PCHR joined a host of social and civic agencies at the invitation of the Mexican Consulate to offer migrant workers and residents a broader understanding of rights and services available to them.
It came as part of a full-day presentation to close out Labor Rights Week 2014. The annual event targets the burgeoning Mexican population in the region, particularly in South Philadelphia, where the demographics are changing every year.
“The community is growing, but it’s scattered, and it’s hard to get to people unless it’s a festival. And a festival means a party, and it’s hard to get information to people if they’re focusing on having a good time,” said Nancy Rivera, a PCHR compliance supervisor.
“Some people are shy or afraid to seek information,” she said. “This event is a way that allows people who may normally come to the consulate for visa or other immigration issues to also get a sense of what other agencies and services may be available to them.”
Rivera teamed up with Veronica Szymanski, veteran PCHR community relations representative, to share details about the city’s civil rights and fair housing laws, as well as steps to take if someone thinks their rights may have been violated.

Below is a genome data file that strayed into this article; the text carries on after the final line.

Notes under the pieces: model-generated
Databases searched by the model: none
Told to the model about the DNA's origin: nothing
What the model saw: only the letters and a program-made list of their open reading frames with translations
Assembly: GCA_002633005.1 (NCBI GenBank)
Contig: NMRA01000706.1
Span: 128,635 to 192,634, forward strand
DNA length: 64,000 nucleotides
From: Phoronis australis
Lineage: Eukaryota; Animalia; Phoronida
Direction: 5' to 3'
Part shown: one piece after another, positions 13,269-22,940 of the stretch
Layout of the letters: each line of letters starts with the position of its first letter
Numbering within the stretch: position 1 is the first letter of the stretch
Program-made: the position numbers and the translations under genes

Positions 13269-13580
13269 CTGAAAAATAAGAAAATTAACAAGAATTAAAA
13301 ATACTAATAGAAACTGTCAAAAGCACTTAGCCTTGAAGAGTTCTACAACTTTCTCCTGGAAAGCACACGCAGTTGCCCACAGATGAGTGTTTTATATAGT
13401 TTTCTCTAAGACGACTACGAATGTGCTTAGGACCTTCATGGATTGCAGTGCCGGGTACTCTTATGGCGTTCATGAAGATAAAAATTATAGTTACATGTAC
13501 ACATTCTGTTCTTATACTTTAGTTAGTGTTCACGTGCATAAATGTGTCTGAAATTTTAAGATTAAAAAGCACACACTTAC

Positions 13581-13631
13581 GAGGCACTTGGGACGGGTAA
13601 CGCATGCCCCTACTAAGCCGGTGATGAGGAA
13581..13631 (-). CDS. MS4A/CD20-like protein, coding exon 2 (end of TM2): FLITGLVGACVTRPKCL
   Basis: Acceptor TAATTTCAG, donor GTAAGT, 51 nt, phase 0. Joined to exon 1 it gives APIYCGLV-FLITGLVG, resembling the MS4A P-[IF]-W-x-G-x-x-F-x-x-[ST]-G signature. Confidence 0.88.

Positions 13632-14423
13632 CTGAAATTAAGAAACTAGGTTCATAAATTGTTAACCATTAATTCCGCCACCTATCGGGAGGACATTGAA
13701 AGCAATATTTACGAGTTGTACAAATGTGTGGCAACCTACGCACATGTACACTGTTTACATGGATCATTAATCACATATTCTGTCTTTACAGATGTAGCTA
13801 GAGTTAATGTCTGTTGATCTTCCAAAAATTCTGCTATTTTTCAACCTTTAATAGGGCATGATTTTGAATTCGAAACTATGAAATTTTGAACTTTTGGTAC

Neighborhood disputes often arise when immigrants and migrant workers move into a community, and many are too fearful to file complaints, Szymanski said.
“They stay quiet, even when they’re harassed,” she said. “When they talk to us, they’re still quiet at first, but then they warm up when we start speaking. After we give our presentation, then you’ll see one or two, and then more, come to the table with questions.”
Overall, some 200 people passed through the doors and participated.
“Being able to talk with them, in simple terms, in Spanish, letting them know they can call us and how to reach us, it meant a lot,” Rivera added.